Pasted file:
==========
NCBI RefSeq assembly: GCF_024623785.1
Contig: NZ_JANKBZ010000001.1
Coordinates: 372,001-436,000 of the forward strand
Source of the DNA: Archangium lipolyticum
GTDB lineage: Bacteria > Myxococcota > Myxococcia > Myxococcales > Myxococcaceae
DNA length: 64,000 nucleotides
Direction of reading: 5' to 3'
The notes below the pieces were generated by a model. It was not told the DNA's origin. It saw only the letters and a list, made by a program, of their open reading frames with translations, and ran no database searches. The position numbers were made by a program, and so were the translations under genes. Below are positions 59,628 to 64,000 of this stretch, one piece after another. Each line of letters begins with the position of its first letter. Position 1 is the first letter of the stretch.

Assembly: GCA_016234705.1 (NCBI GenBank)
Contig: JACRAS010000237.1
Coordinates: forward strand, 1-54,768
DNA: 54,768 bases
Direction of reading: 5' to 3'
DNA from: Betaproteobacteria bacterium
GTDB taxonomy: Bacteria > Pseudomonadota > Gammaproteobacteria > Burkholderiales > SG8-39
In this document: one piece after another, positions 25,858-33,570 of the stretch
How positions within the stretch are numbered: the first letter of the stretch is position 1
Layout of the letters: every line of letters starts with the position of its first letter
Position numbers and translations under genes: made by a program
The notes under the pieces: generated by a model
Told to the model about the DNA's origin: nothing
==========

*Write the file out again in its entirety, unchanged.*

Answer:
NCBI RefSeq assembly: GCF_024623785.1
Contig: NZ_JANKBZ010000001.1
Coordinates: 372,001-436,000 of the forward strand
Source of the DNA: Archangium lipolyticum
GTDB lineage: Bacteria > Myxococcota > Myxococcia > Myxococcales > Myxococcaceae
DNA length: 64,000 nucleotides
Direction of reading: 5' to 3'
The notes below the pieces were generated by a model. It was not told the DNA's origin. It saw only the letters and a list, made by a program, of their open reading frames with translations, and ran no database searches. The position numbers were made by a program, and so were the translations under genes. Below are positions 59,628 to 64,000 of this stretch, one piece after another. Each line of letters begins with the position of its first letter. Position 1 is the first letter of the stretch.

Assembly: GCA_016234705.1 (NCBI GenBank)
Contig: JACRAS010000237.1
Coordinates: forward strand, 1-54,768
DNA: 54,768 bases
Direction of reading: 5' to 3'
DNA from: Betaproteobacteria bacterium
GTDB taxonomy: Bacteria > Pseudomonadota > Gammaproteobacteria > Burkholderiales > SG8-39
In this document: one piece after another, positions 25,858-33,570 of the stretch
How positions within the stretch are numbered: the first letter of the stretch is position 1
Layout of the letters: every line of letters starts with the position of its first letter
Position numbers and translations under genes: made by a program
The notes under the pieces: generated by a model
Told to the model about the DNA's origin: nothing